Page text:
What kinds of ticks are found in British Columbia?
First, let’s get all the myths out of the way. Ticks do not fly, leap or fall from trees! They don’t even have eyes and must wait for a host to pass by. Just imagine waiting for food to cross your path before you can eat.
Ticks have three life stages as they grow: the larval stage, nymph stage, and adult stage. It’s important to know that most ticks will feed in all stages. Therefore, you could contract a disease from any tick you come across. Please obtain medical advice if you have been bitten to see what they recommend! If possible, it is beneficial to capture the tick that has bitten you because it may aid in the treatment.
3 types of ticks in British Columbia:
#1. Rabbit Tick
- Haemaphysalis leporispalustris
- Adults are tan to reddish-tan. Females are darker on the body and larger than males.
- Also known as the Grouse Tick.
The Rabbit Tick is found in forested habitats, including coniferous, deciduous, and mixed forests in British Columbia. This tick is found from spring through summer. However, in the fall, their numbers significantly decline.
Rabbit Tick Range Map
The Rabbit Tick is considered a three-host tick, which means it feeds on a different host animal at each stage of its life. Because of the name, it should not be surprising that adults prefer to feed on rabbits. They are typically found on the back of or between the ears or on their neck. Immature Rabbit Ticks feed on ground-dwelling birds and other small mammals.
Rabbit Ticks can be infected with Rocky Mountain Spotted Fever, a severe tick-borne illness with a mortality rate of over 20% if not treated early. They can also transmit Tularemia which typically infects the rabbit and rodent populations.
But here’s the good news:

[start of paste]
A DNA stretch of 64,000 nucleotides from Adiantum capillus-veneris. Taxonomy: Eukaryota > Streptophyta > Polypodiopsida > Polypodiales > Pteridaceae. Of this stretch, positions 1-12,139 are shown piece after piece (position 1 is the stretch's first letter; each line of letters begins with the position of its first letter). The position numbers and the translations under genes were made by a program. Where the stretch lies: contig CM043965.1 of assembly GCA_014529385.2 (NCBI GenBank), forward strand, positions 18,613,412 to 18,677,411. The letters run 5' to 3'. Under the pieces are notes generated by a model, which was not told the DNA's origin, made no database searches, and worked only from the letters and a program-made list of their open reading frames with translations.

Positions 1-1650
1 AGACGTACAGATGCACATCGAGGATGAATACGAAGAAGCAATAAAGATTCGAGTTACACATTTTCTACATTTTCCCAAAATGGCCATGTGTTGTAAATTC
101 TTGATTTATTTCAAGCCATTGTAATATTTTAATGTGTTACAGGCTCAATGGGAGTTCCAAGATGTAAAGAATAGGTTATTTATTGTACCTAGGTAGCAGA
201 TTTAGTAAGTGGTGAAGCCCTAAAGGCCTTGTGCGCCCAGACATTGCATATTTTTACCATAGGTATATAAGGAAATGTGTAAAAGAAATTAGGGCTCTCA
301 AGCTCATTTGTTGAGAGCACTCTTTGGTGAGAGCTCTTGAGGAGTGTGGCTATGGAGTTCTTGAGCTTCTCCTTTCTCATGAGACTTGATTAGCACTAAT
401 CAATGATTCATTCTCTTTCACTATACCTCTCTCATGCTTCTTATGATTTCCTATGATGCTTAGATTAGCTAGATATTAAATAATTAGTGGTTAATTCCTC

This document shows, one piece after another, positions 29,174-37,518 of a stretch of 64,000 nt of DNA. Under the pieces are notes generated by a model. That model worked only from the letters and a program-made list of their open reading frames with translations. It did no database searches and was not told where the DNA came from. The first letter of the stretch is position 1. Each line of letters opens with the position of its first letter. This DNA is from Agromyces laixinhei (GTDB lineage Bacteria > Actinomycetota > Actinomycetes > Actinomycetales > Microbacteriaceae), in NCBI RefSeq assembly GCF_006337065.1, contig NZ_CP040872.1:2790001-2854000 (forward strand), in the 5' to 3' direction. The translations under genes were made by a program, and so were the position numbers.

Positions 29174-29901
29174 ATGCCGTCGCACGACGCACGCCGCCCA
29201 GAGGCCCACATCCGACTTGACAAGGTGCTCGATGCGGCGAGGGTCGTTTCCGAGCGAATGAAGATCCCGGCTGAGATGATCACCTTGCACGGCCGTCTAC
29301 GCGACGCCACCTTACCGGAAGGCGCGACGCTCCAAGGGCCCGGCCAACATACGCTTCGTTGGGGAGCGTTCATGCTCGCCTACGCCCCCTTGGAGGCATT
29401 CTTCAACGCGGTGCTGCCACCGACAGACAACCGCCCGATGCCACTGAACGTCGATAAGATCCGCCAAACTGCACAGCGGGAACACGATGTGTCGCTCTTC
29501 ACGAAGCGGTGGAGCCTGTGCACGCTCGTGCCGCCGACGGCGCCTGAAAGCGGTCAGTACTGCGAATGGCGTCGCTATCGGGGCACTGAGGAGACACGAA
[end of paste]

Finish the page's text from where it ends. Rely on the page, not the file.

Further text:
Rabbit Ticks usually don’t feed on humans, and the disease transmission to humans is rare. Thank goodness!
#2. Winter Tick
- Dermacentor albipictus
- Adult females are reddish-brown with a creamy white shield on their backs behind their heads.
- Adult males are dark brown with a crosshatch pattern on their backs.
- Also known as the Moose Tick.
The Winter Tick is found in various habitats but has an abundance of populations where large hoofed animals are present in British Columbia. This tick is a one-host tick, which means it feeds on the same individual during all three life stages. Therefore, it’s most frequently found in fall and winter.
Winter Tick Range Map
Ticks do not have eyes, so they can’t be picky about what meal presents itself. So, sometimes dogs, beavers, black bears, and coyotes are incidental hosts for Winter Ticks. Luckily, they rarely bite and don’t feed on humans.
This tick is not found to carry diseases, but heavy infestations can cause complications for their hosts. Large numbers of ticks result in severe anemia, skin irritation, hair loss, a distraction from feeding, and even death.
Interestingly, deer and other mammals can easily remove ticks when grooming, but moose cannot. In recent years, moose have been found completely covered with Winter Ticks. Surprisingly, one single moose can be covered in over 100,000 Winter Ticks, leading to the moose’s death. Check out this video below to learn more!
#3. Brown Dog Tick
- Rhipicephalus sanguineus
- Both sexes are reddish-brown and have an elongated body shape.
- Males only take small blood meals while females can take large meals, which makes them increase dramatically in size.
- Also known as the Kennel Tick.
The Brown Dog Tick can be found year-round in British Columbia. They are mainly located where there are domestic dogs since that is their favorite host. So that means pretty much everywhere! 🙂
Brown Dog Tick Range Map
Unlike other ticks in British Columbia, the Brown Dog Tick’s lifecycle can be completed indoors. Therefore, this tick species is often found in homes.
The Brown Dog Tick is considered the most widespread tick species in British Columbia!
But luckily, it doesn’t typically bite humans. However, when they do, they have been known to transmit the bacterium that causes Rocky Mountain Spotted Fever, a severe tick-borne illness with a mortality rate of over 20% if not treated early. Symptoms include high fever, chills, muscle aches, headaches, and sometimes a rash. For transmission to occur, however, the tick must be attached for at least six hours.
Brown Dog Ticks can also transmit diseases to dogs, such as Canine Ehrlichiosis or Canine Babesiosis. So if you see odd symptoms after finding a tick on your dog, make sure to get it to a veterinarian.
Do you need additional help identifying ticks?
Try this field guide!
Which of these ticks have you seen in British Columbia?
Leave a comment below!
Many of the tick pictures above are from Ticksafety.com. It’s an excellent resource for learning more about ticks and how to stay safe!